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Posts Tagged ‘SINUS VENOSUS ASD’

Embryology

Sinus venosus ASD (also referred to as SVC ASD)  is a defect in the failure of the sinoatrial orifice to lateralize completely to the right side during atrial septation.Left venous valve, as well as the septum secundum, fails to fuse with the roof of the atria creating interatrial communication. During this process, the developing pulmonary vein overshoot to the right side making PAPVD a mandatory add-on defect. (Harley ,Thorax 1958 ) It can be referred to as embryonal venous migration defect at the level of RA. In the same sense, it is not a true defect in IAS but a defect in septation between SVC/PV. It may also be referred to as unroofing of RUPV. The so-called Inter atrial communication actually is the confluence point of RUPV/SVC/RA.(See TEE images below) 

We know, in SVC ASD-commonest associated anomaly is PAPVC . It is not an ideal term to use though, instead, it is encouraged to use the term PAPVD (drainage) . Technically true PAPVC can not be connected to RA cavity as PV can connect either to cardinal or vitelline vein only. This distinction is helpful when we search for additional PAPVCs cranial to SVC. Sometimes we might recognize this error only after closure of SVC ASD. 

Should we close SVC ASD ? How do we close?

Age, natural history, symptoms, the quantum of shunt will answer an occasional troubling query , “should we close it at all? Surgery is the standard approach till now. What makes device closure popular? Two reasons 1.Patient /or parent’s fear of surgery  2.Cardiologist’s urge for innovative Interventional procedures. (The fact that a simple covered stent will do the job is too tempting to make an attempt) However,please note, the procedure is not at all simple as one would Imagine.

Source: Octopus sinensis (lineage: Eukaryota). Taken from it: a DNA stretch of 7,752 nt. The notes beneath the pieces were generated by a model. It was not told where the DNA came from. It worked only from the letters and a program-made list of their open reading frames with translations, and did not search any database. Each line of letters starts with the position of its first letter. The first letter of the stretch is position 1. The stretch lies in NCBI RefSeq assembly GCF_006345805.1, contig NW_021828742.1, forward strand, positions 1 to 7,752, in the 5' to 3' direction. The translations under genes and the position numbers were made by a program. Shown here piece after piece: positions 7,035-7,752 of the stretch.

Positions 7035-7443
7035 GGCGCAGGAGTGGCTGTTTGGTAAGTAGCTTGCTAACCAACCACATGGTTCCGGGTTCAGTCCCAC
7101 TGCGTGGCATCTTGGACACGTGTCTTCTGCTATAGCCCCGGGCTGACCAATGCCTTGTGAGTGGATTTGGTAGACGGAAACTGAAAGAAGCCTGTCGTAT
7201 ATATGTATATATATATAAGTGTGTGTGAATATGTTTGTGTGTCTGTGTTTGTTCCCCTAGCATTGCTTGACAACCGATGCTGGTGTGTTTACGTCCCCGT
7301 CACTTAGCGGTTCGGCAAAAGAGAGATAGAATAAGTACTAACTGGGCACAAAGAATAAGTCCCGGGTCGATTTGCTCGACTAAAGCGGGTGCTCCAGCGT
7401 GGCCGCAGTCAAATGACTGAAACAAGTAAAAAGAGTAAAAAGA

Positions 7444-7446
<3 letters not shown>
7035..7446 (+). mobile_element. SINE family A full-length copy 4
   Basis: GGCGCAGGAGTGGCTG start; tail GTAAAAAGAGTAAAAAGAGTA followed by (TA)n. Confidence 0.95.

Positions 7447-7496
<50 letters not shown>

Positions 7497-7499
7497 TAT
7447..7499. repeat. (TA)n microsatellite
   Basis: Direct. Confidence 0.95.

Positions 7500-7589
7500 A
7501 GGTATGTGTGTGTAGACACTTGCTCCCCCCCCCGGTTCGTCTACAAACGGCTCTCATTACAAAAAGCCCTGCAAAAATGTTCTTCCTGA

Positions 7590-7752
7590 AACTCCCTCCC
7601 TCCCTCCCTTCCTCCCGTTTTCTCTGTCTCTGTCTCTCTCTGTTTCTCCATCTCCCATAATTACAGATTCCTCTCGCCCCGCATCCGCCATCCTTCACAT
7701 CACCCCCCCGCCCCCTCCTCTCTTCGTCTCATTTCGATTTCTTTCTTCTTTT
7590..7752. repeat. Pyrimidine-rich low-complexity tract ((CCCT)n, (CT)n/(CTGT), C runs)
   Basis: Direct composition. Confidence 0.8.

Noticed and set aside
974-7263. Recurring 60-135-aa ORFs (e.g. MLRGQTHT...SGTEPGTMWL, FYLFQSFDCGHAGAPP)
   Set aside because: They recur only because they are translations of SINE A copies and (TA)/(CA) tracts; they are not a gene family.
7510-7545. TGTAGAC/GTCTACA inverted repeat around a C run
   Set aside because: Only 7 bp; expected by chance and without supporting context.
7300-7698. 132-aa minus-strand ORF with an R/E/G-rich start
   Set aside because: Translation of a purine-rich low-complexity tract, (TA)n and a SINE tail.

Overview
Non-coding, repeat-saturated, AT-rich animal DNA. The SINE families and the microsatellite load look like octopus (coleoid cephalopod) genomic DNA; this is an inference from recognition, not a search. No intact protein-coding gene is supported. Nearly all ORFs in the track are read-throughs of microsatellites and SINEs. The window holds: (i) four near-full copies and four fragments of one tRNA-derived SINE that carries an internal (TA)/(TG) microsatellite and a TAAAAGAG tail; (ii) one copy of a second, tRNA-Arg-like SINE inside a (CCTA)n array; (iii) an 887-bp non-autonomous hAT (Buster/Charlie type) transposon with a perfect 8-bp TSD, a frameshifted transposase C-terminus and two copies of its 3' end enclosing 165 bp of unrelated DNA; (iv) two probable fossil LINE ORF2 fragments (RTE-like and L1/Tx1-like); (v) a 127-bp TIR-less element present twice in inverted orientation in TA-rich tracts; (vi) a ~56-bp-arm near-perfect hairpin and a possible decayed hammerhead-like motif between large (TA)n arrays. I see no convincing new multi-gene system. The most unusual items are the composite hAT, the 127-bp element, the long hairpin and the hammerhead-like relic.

Anatomical prerequisite for device closure 

The defect must fulfill some critical anatomical essentials.  

  • It should be an isolated defect.
  • RA should not be grossly enlarged
  • Re-routing of RUPV to LA should be possible 
  • A significant circumference of RUPV should be committed to LA.
  • There should not be downward extension involving septum secundum making it an SVC + OS ASD 

Technical issues

  • Self-expanding vs balloon expanding stent (Anyone may be chosen)
  • Stent flare-up SVC RA junction crucial
  • Must ensure  RUPV doesn’t get compressed with device.

  • Forces that hold the SVC end of the stent is very important. Sometimes It may require a second proximal stent just to prevent migration of the first stent.
  • Live LA pressure and RUPV monitoring may be critical to recognize PV ostial compromise. For this, a transeptal puncture may be required (Ironically creating another mini ASD !)

 

Finally, and most importantly follow-up is mandatory with device closure since the stent is on the venous circuit as RA, SVC thrombosis expected. (Anticoagulation protocol not clearly  defined as of now )

Final message 

Device closure for SVC ASD is a good Innovation. A perfectly delivered covered stent at the RA/SVC junction will do the trick. However, In my  opinion, surgeons do a neat(More complete)  job It is time-tested. Single or double patch or warden procedure may be done.(Ref 2)

Reference